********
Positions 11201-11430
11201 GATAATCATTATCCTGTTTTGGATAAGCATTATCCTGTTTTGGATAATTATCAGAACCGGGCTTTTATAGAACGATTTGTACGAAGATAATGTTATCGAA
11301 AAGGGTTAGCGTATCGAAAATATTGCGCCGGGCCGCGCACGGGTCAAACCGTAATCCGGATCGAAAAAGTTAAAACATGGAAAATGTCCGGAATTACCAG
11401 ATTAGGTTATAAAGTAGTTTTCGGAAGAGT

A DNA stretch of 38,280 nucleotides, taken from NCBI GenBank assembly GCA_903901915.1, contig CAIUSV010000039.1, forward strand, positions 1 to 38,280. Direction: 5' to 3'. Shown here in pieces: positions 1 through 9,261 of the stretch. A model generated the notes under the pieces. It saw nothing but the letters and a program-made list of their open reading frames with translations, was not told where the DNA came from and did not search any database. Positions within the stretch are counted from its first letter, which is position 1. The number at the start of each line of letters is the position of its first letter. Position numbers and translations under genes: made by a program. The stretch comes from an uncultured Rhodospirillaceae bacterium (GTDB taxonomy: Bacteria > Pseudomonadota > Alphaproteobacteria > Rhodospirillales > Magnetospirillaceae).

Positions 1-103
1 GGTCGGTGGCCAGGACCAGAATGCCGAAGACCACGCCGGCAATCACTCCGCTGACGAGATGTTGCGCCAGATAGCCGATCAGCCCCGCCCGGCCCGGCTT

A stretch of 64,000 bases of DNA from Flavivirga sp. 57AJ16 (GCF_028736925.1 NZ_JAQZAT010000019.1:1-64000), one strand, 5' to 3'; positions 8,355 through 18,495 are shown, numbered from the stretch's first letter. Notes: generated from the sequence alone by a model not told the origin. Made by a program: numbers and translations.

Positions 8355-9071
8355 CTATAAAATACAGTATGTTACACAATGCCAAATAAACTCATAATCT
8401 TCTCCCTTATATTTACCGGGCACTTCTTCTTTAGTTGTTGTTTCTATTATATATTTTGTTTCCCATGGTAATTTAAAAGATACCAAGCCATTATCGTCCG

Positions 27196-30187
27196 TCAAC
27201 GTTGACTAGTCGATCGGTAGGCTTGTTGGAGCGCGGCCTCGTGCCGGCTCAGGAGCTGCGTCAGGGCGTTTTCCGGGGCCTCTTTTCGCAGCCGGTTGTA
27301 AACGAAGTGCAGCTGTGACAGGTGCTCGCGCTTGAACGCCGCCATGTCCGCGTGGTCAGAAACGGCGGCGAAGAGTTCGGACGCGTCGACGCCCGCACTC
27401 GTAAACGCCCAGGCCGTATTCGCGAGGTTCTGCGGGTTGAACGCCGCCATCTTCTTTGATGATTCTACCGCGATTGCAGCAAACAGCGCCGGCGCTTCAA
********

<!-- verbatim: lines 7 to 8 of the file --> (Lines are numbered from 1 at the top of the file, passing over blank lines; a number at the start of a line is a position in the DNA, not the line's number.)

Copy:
1 GGTCGGTGGCCAGGACCAGAATGCCGAAGACCACGCCGGCAATCACTCCGCTGACGAGATGTTGCGCCAGATAGCCGATCAGCCCCGCCCGGCCCGGCTT

A stretch of 64,000 bases of DNA from Flavivirga sp. 57AJ16 (GCF_028736925.1 NZ_JAQZAT010000019.1:1-64000), one strand, 5' to 3'; positions 8,355 through 18,495 are shown, numbered from the stretch's first letter. Notes: generated from the sequence alone by a model not told the origin. Made by a program: numbers and translations.